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Overcoming Secretive Barriers

Los Alamos church grows despite its locale near a national laboratory.

Pastoring a church anywhere is no easy task, but leading a congregation in a city with one of the highest rates of Ph.D.s per capita and near a major national scientific laboratory is a wholly different challenge.

Shawn Amburgey became pastor of New Beginnings Los Alamos in New Mexico in 2008, when only seven people attended. Today, an average of 225 people show up on Sundays. Half of the adherents are involved in some kind of volunteer ministry in the church.

Los Alamos, site of the atomic bomb developed during World War II, is still dominated by Los Alamos National Laboratory, which employs 10,500 people in the city of 12,000.

Amburgey says the community presents unique challenges to ministry. For those who work at the laboratory, much of what they do is secret. This makes it difficult to get to know people, because they are afraid they might disclose something in conversation that could get them in trouble.

“When I got to the end of my message and said, ‘Everyone close your eyes,’ people got up and left because they didn’t want to interact,” Amburgey says. In such an atmosphere, attendees often don’t come to faith until numerous visits. People feel they need to “belong before they believe,” according to Amburgey.

New Beginnings focuses on building relationships and trust in the community. For instance, an annual Easter egg hunt at a local golf course, now in its eighth year, draws over 1,200 residents and requires more than 100 volunteers to pull off. The church also distributes shoes to 600 children in local schools and has been involved in constructed Habitat for Humanity homes.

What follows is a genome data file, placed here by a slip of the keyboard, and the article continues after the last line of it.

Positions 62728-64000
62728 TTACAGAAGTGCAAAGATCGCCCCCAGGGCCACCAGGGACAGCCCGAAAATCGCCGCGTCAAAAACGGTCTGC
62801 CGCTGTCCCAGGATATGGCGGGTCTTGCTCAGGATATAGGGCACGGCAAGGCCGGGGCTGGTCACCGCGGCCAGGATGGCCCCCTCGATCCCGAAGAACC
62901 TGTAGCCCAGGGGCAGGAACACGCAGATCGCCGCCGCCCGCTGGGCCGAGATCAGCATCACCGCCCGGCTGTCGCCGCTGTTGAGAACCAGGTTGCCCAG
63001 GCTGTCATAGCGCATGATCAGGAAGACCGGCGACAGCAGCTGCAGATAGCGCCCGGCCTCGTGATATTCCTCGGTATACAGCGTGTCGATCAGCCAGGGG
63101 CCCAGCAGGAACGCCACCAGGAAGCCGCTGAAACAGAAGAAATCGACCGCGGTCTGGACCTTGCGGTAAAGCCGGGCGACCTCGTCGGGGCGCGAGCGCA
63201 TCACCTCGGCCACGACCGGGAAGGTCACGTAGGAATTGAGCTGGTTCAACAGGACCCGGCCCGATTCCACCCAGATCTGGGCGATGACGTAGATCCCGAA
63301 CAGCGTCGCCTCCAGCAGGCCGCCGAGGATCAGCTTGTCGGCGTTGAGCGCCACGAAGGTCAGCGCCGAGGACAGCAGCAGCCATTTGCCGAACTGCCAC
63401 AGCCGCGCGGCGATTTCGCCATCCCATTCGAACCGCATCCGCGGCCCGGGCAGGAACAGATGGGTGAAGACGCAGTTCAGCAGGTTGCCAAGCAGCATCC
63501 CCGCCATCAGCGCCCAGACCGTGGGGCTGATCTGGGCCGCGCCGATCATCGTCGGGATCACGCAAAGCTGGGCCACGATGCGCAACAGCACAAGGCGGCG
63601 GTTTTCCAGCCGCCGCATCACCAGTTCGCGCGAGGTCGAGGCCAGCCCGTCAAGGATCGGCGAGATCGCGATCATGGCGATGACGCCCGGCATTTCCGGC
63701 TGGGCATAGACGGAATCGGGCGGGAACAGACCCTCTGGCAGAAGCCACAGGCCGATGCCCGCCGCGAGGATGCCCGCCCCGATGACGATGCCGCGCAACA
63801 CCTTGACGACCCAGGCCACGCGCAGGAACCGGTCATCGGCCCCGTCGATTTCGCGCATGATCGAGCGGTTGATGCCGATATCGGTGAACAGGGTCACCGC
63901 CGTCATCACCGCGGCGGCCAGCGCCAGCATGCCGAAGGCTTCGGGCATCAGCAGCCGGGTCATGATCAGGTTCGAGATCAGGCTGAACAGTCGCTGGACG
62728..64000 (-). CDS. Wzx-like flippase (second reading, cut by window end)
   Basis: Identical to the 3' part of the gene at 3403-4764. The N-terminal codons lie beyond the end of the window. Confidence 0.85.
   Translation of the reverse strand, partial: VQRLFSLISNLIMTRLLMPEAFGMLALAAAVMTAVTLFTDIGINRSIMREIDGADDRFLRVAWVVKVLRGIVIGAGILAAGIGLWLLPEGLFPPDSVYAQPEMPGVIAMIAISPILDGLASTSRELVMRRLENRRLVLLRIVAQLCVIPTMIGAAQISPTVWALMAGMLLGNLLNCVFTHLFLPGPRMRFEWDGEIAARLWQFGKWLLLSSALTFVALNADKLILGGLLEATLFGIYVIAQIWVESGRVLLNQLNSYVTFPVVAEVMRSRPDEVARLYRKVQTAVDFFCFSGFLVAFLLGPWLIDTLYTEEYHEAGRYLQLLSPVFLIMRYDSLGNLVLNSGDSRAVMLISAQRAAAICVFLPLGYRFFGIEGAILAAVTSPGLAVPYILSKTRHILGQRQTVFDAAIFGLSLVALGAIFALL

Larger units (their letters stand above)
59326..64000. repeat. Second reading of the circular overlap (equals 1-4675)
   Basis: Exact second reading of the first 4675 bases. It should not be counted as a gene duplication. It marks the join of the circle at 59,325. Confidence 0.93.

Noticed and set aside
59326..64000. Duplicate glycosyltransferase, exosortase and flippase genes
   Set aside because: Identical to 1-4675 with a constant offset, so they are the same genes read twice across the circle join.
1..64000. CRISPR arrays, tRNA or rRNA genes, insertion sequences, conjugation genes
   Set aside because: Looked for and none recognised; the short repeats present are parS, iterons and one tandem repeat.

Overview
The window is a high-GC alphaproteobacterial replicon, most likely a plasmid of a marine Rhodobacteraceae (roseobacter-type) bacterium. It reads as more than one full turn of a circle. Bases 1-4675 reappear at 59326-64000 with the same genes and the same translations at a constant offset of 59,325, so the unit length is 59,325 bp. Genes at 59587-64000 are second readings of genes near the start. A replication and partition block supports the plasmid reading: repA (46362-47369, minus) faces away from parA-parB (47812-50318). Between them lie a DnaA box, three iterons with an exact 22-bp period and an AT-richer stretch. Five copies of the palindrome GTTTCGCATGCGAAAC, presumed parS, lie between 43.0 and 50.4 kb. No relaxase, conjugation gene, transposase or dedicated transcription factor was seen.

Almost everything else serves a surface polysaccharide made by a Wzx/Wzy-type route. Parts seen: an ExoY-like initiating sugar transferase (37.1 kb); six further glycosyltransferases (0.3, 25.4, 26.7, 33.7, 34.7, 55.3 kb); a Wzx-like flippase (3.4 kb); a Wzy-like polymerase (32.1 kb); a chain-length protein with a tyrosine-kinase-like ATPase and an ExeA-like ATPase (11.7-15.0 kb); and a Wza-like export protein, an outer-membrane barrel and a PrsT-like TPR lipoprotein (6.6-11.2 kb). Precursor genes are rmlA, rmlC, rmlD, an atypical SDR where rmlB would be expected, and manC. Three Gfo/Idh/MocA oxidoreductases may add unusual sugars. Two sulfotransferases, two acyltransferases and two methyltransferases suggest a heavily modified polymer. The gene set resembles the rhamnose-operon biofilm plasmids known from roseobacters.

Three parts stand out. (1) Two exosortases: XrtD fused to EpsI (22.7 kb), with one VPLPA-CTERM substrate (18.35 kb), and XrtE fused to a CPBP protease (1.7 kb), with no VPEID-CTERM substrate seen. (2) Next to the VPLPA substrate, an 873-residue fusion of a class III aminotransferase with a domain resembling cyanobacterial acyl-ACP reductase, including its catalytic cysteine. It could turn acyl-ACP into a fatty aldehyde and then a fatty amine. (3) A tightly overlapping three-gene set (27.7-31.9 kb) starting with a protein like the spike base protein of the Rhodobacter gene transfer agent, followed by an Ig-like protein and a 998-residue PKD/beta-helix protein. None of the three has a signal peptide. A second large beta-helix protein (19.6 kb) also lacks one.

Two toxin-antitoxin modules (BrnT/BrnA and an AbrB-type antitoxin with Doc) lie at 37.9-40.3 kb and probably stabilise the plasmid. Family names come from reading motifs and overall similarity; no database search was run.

New Beginnings continues to grow, but not without setbacks. In 2012, one week after a baptism service, the church burned down. Amburgey says the congregation came together and many volunteered to help with rebuilding, eventually completing around 60 percent of the new construction.

The fire allowed New Beginnings to expand and update facilities, with volunteer work saving the church about $400,000.

“This was the best thing that could have happened,” Amburgey says.

New Beginnings recently launched a Parent Affiliated Church in the nearby city of Taos. The pastors, Kevin and Crystal Miller, served as youth pastors at New Beginnings for three years.